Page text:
30 September 2005
The NHS needs finance skills more than ever if it is to transform itself into a modern, forward-planning organisation while struggling with major structural upheavals, growing deficits and the need to cut costs
The sixth annual CIPFA Health Finance Conference takes place next week in the midst of the most significant changes to affect the NHS for years. The post-election landscape is becoming clear and NHS trusts and primary care trusts will be expecting the finance function to steer the way through.
The Department of Health's consultation document, Commissioning a patient-led NHS, set off a review of the number of strategic health authorities, PCTs and ambulance trusts, and opened up the possibility that PCTs would move away from providing services.
The Labour Party's manifesto commitment to cut £250m off the cost of administration and management in the NHS is likely to lead to a huge reduction in the number of organisations. SHAs and PCTs are currently drawing up proposals for reconfiguration, which the department will review in October.
Finance teams will need to manage the likely additional financial risk arising from these, as there is narrow scope to absorb more in this financial year, when there is already significant pressure to cut costs.
Reconfiguration must not distract from the strategic financial agenda. This year, the finance function needs to move its focus even further from managing the 'bottom line' to managing for investment and from annual budgets to much longer-term financial planning.
This should put the finance director at the heart of organisational strategy development, where shifts in investment will be needed if performance is to improve enough to meet the 2008 NHS targets.
Clinical involvement is vital here, and successful implementation of practice-based commissioning will help to enhance local involvement. There is a real opportunity to recapture some of the clinical energy and enthusiasm generated through the total purchasing pilots of some years ago.
Focus on the 'bottom line' remains important though. Most NHS organisations ended the past financial year in balance or in surplus but a small number ran up a total national gross deficit of £750m. In a few cases, the deficit was not forecast, the extent of the financial gap becoming clear only through the audit of accounts.
This must be of concern, and it is not surprising therefore that over recent weeks the NHS finance function has faced an unprecedented level of criticism, both implicit and explicit, from the regulatory bodies.
The Audit Commission, National Audit Office, Monitor and the Healthcare Commission have commented variously on the need to improve financial forecasting, budget setting, budgetary control and governance arrangements. Further hard messages are expected in a joint Audit Commission/National Audit Office review of NHS finances due for publication in December.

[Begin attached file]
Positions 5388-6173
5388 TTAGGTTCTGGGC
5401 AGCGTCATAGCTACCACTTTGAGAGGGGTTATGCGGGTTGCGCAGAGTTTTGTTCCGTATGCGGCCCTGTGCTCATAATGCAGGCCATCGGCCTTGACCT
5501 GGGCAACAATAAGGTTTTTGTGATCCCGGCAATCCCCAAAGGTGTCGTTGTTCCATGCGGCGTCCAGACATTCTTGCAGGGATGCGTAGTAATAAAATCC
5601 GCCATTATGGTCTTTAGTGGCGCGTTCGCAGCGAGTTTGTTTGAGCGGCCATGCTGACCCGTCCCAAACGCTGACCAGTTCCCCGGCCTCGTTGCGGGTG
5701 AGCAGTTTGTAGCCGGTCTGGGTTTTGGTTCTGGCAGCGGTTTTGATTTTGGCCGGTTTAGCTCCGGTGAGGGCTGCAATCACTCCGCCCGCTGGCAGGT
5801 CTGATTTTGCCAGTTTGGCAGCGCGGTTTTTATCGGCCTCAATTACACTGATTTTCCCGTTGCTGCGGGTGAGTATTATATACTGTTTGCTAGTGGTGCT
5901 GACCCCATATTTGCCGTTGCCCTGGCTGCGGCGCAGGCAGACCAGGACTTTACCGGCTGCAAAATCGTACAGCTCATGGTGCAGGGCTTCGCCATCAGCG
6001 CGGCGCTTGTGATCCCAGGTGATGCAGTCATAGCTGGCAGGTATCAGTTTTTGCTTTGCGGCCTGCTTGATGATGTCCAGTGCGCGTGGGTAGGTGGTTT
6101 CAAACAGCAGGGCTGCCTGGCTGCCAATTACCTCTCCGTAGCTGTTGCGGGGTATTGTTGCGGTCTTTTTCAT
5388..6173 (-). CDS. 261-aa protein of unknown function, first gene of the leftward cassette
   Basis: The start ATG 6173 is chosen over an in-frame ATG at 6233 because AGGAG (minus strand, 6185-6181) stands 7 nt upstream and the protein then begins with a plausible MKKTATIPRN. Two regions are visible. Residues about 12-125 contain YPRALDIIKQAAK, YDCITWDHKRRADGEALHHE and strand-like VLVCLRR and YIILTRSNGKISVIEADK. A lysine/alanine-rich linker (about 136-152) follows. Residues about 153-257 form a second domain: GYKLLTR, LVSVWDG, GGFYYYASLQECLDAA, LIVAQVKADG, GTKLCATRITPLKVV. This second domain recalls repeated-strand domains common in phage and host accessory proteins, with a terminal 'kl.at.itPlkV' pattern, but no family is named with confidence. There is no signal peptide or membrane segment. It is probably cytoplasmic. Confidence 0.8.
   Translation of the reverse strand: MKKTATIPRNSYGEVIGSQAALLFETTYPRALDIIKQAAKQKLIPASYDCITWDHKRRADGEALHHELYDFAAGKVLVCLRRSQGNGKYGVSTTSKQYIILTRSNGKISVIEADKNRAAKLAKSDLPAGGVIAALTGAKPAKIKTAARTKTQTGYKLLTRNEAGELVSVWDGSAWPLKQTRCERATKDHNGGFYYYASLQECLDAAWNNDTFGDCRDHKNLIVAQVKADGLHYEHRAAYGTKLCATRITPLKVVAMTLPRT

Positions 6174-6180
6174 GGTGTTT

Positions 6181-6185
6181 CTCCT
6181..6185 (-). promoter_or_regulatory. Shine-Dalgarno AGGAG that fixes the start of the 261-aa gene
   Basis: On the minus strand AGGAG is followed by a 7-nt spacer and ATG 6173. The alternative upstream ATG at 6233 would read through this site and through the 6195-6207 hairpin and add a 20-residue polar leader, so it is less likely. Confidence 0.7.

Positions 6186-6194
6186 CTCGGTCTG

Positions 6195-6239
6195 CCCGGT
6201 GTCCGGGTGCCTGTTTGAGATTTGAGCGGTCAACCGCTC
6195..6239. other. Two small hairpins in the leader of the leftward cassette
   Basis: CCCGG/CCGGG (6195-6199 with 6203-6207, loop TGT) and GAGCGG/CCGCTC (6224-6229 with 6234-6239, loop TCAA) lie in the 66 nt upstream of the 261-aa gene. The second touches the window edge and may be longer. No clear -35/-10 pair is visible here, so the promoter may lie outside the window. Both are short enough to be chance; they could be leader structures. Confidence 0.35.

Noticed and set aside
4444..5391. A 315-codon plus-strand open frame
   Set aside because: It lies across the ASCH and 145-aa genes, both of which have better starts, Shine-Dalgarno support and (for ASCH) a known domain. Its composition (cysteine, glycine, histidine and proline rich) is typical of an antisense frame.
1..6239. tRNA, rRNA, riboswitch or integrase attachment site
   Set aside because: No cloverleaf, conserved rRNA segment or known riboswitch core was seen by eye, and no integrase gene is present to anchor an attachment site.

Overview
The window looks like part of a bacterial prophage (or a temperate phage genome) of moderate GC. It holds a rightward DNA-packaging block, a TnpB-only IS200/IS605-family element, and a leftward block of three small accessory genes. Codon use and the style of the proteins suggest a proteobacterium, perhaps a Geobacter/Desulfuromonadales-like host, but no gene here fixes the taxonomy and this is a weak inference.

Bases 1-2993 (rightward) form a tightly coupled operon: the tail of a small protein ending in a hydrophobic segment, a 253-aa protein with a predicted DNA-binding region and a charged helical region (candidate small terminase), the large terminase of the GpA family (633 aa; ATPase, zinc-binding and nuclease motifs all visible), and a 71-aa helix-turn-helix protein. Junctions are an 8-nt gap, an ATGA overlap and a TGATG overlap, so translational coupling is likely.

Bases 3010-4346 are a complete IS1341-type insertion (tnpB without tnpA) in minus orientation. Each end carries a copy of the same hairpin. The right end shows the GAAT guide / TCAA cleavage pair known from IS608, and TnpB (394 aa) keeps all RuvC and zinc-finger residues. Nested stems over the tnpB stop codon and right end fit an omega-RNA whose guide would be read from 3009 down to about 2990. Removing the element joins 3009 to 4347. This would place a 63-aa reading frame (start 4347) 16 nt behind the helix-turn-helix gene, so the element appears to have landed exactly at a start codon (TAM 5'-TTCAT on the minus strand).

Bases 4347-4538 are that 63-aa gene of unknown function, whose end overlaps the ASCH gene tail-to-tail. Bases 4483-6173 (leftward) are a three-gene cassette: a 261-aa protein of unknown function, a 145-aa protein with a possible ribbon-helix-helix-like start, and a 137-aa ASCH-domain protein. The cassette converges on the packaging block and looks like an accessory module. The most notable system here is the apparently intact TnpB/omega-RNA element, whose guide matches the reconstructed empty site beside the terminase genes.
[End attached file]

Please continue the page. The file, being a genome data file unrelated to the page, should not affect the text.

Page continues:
The criticism has prompted some defensiveness in the NHS finance community. This is understandable but it is important that the concerns are addressed. The forthcoming PCT and SHA mergers provide an opportunity to ensure that new boards are appropriately focused on the financial agenda and that non-executive directors have the necessary skills to ensure that the best governance arrangements are in place.
There is a renewed interest in financial turn-around strategies, and efficiency will be improved through modernisation of information systems and service processes and realising the benefits of workforce reform and pay strategies. The fundamental objective is to maximise service improvement by linking these strategies — and this will require finance teams that are highly strategically focused.
Training and development need to focus on the main initiatives. The extension of payment by results to non-elective care from April 2006 and its application to mental health services requires the involvement of a wide range of finance staff, particularly for services provided outside hospitals to patients with long-term conditions.
We will soon see the next wave of NHS foundation trusts. This has significant training and development implications, as it will change fundamentally the commissioner-provider dynamics.
Also due this year is an extension of the 'contestability' of secondary care services through the next wave of independent sector treatment centres. The forthcoming white paper on out of hospital care might also herald the introduction of contestability into primary care and community services.
It is important, therefore, that the current reconfiguration changes do not result in a loss of the finance skills and capability the NHS needs to carry out these strategies — and that we increase our focus on staff development.
Kevin Orford is chair of the CIPFA Health Panel. The CIPFA Health Finance Conference takes place in Bournemouth on October 6—7. Further information from Alex Aarons on firstname.lastname@example.org